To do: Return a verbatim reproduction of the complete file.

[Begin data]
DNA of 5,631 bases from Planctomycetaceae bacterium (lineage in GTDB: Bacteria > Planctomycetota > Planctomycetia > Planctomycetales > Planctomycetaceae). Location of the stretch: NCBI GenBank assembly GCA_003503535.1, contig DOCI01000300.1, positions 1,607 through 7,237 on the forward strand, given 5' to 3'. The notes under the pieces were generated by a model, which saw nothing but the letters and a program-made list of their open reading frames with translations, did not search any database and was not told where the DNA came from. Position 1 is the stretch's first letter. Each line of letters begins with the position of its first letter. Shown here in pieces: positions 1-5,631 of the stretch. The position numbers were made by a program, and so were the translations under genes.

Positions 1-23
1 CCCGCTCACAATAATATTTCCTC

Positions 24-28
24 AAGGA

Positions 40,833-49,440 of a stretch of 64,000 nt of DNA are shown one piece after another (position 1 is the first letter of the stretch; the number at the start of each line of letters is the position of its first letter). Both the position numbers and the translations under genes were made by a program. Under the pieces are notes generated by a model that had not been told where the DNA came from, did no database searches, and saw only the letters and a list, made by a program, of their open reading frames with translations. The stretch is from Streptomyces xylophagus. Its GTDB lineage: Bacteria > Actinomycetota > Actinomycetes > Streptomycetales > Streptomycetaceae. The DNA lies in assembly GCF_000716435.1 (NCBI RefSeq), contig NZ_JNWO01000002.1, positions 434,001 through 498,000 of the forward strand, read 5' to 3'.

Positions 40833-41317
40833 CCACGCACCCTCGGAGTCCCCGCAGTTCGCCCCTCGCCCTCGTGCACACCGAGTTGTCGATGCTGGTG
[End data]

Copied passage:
DNA of 5,631 bases from Planctomycetaceae bacterium (lineage in GTDB: Bacteria > Planctomycetota > Planctomycetia > Planctomycetales > Planctomycetaceae). Location of the stretch: NCBI GenBank assembly GCA_003503535.1, contig DOCI01000300.1, positions 1,607 through 7,237 on the forward strand, given 5' to 3'. The notes under the pieces were generated by a model, which saw nothing but the letters and a program-made list of their open reading frames with translations, did not search any database and was not told where the DNA came from. Position 1 is the stretch's first letter. Each line of letters begins with the position of its first letter. Shown here in pieces: positions 1-5,631 of the stretch. The position numbers were made by a program, and so were the translations under genes.

Positions 1-23
1 CCCGCTCACAATAATATTTCCTC

Positions 24-28
24 AAGGA

Positions 40,833-49,440 of a stretch of 64,000 nt of DNA are shown one piece after another (position 1 is the first letter of the stretch; the number at the start of each line of letters is the position of its first letter). Both the position numbers and the translations under genes were made by a program. Under the pieces are notes generated by a model that had not been told where the DNA came from, did no database searches, and saw only the letters and a list, made by a program, of their open reading frames with translations. The stretch is from Streptomyces xylophagus. Its GTDB lineage: Bacteria > Actinomycetota > Actinomycetes > Streptomycetales > Streptomycetaceae. The DNA lies in assembly GCF_000716435.1 (NCBI RefSeq), contig NZ_JNWO01000002.1, positions 434,001 through 498,000 of the forward strand, read 5' to 3'.

Positions 40833-41317
40833 CCACGCACCCTCGGAGTCCCCGCAGTTCGCCCCTCGCCCTCGTGCACACCGAGTTGTCGATGCTGGTG